The Hong Kong Capital Investment Entrant Scheme has been extremely popular. Successful applicants can benefit from one of the premier financial centers of the world with a robust economy and a low, simple and predictable tax regime. Initially launched by the Hong Kong Special Administrative Region (SAR) government in October 2003 to attract investments from qualifying individuals who wished to obtain Hong Kong residency through making a capital investment without the need to establish or join in a business in Hong Kong, as of the end of 2010, 16,600 applications had been received and 8,924 applicants had invested a total of $63.31 billion, representing an average of HKD $7.09 million per entrant.

On October 14, 2010, responding to Hong Kong’s Chief Executive Donald Tsang’s concerns about surging property prices in Hong Kong expressed in his annual policy address, the government temporarily removed real estate from the permissible investment asset classes under the CIES because 40% of the investments in the first half of 2010 had been in real estate.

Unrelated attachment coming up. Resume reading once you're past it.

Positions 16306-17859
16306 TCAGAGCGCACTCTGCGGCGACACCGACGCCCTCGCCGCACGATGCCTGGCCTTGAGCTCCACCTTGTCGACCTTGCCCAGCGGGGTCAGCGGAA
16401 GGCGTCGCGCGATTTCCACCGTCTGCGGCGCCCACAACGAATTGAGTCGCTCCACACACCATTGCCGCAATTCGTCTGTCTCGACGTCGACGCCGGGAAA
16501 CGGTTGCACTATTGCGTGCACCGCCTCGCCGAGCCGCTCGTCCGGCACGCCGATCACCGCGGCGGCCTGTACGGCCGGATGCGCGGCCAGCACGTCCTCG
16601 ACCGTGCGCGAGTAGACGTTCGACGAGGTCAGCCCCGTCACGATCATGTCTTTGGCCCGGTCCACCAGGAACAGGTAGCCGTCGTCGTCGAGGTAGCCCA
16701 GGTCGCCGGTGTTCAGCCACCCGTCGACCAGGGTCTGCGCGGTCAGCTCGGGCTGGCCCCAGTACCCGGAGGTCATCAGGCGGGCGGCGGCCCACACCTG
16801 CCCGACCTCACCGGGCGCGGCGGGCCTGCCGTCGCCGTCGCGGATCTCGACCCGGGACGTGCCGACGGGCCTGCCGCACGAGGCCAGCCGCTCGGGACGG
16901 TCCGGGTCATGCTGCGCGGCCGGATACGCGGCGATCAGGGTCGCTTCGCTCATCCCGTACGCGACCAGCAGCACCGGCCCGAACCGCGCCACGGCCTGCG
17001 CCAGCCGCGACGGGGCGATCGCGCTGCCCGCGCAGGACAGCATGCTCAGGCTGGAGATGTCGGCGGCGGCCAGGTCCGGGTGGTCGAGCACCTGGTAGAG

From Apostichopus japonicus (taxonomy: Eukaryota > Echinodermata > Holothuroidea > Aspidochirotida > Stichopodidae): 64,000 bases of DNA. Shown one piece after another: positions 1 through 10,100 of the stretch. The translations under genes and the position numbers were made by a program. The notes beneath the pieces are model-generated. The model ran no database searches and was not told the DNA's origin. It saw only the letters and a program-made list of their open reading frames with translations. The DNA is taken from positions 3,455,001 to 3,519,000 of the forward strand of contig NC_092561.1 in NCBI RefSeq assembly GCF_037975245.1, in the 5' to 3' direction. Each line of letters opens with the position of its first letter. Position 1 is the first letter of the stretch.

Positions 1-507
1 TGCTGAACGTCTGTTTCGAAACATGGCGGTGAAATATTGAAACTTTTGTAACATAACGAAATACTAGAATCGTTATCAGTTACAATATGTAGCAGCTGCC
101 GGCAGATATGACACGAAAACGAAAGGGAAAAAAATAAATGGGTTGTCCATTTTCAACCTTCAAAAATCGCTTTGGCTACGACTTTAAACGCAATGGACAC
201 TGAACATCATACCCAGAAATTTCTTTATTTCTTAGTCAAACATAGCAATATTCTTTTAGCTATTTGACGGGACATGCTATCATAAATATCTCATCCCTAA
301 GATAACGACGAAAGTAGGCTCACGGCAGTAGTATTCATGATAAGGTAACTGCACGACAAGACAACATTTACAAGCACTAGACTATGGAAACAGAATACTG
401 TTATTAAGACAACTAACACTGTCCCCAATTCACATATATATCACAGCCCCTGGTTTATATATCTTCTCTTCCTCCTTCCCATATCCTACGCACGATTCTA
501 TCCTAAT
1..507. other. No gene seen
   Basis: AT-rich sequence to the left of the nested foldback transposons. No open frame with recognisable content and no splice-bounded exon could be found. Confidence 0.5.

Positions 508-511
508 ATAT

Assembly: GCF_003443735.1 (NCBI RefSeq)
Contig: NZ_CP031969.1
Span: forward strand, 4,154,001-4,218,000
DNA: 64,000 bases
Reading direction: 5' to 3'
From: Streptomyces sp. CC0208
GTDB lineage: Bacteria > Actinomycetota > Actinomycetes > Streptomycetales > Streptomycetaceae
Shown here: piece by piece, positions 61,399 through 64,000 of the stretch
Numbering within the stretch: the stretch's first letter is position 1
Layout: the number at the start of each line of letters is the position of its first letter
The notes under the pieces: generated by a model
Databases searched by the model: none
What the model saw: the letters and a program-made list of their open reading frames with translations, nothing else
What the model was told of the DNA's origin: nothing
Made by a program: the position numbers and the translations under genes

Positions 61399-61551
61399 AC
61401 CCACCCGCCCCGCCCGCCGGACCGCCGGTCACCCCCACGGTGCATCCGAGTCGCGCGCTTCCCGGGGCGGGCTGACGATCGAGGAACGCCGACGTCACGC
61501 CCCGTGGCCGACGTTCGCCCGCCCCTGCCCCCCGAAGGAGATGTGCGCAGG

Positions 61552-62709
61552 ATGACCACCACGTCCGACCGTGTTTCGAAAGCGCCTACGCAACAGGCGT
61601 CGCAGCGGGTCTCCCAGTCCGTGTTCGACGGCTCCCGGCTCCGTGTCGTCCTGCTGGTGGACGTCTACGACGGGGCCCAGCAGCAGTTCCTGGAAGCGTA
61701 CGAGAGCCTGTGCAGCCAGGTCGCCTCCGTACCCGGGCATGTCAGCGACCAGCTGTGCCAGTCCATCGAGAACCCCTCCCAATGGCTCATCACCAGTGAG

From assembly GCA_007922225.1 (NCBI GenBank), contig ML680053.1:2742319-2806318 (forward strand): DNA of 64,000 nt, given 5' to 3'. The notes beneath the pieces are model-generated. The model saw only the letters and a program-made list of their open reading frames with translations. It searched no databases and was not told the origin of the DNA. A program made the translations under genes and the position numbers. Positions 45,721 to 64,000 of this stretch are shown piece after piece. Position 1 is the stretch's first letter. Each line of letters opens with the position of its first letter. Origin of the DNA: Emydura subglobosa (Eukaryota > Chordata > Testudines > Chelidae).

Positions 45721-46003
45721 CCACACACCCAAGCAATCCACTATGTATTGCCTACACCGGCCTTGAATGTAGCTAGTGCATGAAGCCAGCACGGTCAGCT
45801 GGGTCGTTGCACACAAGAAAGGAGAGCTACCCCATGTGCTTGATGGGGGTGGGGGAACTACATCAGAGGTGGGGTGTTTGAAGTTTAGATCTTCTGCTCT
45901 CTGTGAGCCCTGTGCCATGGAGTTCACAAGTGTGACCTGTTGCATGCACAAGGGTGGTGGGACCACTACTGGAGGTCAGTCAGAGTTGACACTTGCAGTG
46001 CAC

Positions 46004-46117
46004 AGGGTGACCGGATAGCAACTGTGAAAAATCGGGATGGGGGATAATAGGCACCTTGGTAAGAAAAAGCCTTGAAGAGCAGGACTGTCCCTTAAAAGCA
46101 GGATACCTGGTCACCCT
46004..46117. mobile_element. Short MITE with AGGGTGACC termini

The government believes that despite the amendments, the scheme remains competitive compared with the investment programs of other jurisdictions, and promised that the investment threshold (and net assets/net equity requirement) will be reviewed once every three years. With respect to the temporary suspension of real estate as a class of PIA, this decision will be assessed at the next regular review, or earlier as necessary.

In the short term, the beneficiary of these changes is the United States’ EB-5 program, which has become relatively “cheap” at USD $500,000, since Canada’s investment threshold is currently CDN $800,000. Effective January 1, 2011, the Singapore Monetary Authority’s Financial Investor Scheme (FIS) requires applicants to place S $10 million in assets for a continuous period of five years, up from a minimum of S $5 million previously.